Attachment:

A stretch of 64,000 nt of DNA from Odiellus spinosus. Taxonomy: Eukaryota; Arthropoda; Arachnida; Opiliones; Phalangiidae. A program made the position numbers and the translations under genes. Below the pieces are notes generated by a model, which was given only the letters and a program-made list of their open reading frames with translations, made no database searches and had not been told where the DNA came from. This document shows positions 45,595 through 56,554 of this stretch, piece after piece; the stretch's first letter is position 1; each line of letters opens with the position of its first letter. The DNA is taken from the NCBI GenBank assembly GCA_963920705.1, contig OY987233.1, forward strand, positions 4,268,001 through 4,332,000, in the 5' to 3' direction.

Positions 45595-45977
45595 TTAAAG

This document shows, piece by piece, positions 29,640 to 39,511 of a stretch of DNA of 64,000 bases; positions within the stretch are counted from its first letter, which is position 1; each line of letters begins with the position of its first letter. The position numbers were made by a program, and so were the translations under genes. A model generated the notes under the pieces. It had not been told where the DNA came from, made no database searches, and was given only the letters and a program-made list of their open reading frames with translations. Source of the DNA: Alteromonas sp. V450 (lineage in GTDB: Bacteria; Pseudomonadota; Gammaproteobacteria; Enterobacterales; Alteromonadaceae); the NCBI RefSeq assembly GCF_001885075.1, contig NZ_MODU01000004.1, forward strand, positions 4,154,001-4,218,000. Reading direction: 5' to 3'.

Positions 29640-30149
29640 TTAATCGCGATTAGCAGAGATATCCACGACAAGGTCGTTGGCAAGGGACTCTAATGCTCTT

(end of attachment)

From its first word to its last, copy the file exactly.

A stretch of 64,000 nt of DNA from Odiellus spinosus. Taxonomy: Eukaryota; Arthropoda; Arachnida; Opiliones; Phalangiidae. A program made the position numbers and the translations under genes. Below the pieces are notes generated by a model, which was given only the letters and a program-made list of their open reading frames with translations, made no database searches and had not been told where the DNA came from. This document shows positions 45,595 through 56,554 of this stretch, piece after piece; the stretch's first letter is position 1; each line of letters opens with the position of its first letter. The DNA is taken from the NCBI GenBank assembly GCA_963920705.1, contig OY987233.1, forward strand, positions 4,268,001 through 4,332,000, in the 5' to 3' direction.

Positions 45595-45977
45595 TTAAAG

This document shows, piece by piece, positions 29,640 to 39,511 of a stretch of DNA of 64,000 bases; positions within the stretch are counted from its first letter, which is position 1; each line of letters begins with the position of its first letter. The position numbers were made by a program, and so were the translations under genes. A model generated the notes under the pieces. It had not been told where the DNA came from, made no database searches, and was given only the letters and a program-made list of their open reading frames with translations. Source of the DNA: Alteromonas sp. V450 (lineage in GTDB: Bacteria; Pseudomonadota; Gammaproteobacteria; Enterobacterales; Alteromonadaceae); the NCBI RefSeq assembly GCF_001885075.1, contig NZ_MODU01000004.1, forward strand, positions 4,154,001-4,218,000. Reading direction: 5' to 3'.

Positions 29640-30149
29640 TTAATCGCGATTAGCAGAGATATCCACGACAAGGTCGTTGGCAAGGGACTCTAATGCTCTT